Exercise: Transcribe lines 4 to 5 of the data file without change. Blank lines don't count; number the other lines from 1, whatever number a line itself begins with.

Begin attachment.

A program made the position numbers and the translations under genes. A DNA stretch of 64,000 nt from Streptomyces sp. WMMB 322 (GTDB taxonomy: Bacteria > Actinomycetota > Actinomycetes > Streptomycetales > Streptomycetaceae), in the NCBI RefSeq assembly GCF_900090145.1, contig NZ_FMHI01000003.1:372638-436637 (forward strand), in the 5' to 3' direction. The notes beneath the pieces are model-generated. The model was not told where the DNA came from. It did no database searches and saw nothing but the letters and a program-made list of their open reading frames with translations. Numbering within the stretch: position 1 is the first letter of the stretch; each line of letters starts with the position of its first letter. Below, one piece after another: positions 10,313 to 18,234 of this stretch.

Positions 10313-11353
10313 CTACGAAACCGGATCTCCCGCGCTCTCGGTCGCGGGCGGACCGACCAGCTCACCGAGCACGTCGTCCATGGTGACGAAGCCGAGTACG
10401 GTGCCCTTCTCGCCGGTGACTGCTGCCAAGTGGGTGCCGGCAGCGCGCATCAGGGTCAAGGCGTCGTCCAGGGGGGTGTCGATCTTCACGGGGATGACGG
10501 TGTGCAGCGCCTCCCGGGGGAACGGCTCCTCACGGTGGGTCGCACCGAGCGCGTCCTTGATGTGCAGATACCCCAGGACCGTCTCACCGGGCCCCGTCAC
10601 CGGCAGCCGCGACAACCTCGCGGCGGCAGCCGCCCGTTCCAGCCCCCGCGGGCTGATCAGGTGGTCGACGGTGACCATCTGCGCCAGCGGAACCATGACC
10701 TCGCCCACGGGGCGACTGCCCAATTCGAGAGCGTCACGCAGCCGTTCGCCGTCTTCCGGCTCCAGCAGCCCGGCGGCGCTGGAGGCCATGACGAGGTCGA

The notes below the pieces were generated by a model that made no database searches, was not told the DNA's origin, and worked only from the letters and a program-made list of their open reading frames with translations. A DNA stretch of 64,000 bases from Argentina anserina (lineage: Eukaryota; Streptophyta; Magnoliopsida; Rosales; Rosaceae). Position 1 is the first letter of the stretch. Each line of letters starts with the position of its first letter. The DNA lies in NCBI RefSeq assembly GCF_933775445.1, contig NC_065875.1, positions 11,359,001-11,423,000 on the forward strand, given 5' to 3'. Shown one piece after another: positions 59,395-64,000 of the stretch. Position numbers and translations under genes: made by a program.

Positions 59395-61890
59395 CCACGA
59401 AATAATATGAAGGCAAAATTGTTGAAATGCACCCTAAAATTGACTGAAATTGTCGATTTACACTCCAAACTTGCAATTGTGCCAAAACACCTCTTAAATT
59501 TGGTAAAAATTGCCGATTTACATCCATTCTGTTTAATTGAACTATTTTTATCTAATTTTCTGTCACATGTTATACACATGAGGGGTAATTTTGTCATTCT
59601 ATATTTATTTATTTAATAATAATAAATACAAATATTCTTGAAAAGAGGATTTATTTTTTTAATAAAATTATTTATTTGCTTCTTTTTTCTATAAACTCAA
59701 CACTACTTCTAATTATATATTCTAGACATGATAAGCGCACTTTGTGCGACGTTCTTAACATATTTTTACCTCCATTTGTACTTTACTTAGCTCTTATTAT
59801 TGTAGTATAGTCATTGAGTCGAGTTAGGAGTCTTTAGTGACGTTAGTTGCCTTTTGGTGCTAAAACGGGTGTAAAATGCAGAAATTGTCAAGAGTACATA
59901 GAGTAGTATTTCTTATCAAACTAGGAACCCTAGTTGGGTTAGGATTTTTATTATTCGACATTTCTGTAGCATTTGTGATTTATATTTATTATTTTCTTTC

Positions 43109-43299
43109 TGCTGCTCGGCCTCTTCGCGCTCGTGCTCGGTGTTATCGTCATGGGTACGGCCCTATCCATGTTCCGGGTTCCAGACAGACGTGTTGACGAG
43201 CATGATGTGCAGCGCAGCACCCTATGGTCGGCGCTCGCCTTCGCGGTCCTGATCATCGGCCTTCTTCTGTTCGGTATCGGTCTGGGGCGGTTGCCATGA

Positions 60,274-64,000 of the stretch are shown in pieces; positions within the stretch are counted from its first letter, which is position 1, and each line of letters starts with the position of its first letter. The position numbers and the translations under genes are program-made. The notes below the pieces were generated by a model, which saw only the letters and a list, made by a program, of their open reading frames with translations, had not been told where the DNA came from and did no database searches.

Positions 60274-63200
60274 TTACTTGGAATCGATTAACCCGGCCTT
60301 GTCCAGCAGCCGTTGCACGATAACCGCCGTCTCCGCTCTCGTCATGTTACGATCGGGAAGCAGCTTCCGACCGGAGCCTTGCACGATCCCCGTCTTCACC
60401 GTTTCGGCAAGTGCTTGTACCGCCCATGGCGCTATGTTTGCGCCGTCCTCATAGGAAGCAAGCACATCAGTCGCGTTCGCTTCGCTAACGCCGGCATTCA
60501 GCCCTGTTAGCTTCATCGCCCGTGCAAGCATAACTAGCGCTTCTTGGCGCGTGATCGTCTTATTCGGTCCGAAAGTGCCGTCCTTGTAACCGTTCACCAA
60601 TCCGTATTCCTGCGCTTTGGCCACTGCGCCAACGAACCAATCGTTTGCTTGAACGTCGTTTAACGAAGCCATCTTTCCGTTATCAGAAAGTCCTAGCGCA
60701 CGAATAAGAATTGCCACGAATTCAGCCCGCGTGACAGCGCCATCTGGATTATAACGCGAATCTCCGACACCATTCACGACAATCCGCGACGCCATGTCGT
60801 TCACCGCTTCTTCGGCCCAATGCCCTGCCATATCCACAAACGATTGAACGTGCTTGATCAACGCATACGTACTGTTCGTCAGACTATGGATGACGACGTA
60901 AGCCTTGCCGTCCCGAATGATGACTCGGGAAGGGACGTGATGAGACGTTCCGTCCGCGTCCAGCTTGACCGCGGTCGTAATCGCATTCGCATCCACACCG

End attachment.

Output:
10401 GTGCCCTTCTCGCCGGTGACTGCTGCCAAGTGGGTGCCGGCAGCGCGCATCAGGGTCAAGGCGTCGTCCAGGGGGGTGTCGATCTTCACGGGGATGACGG
10501 TGTGCAGCGCCTCCCGGGGGAACGGCTCCTCACGGTGGGTCGCACCGAGCGCGTCCTTGATGTGCAGATACCCCAGGACCGTCTCACCGGGCCCCGTCAC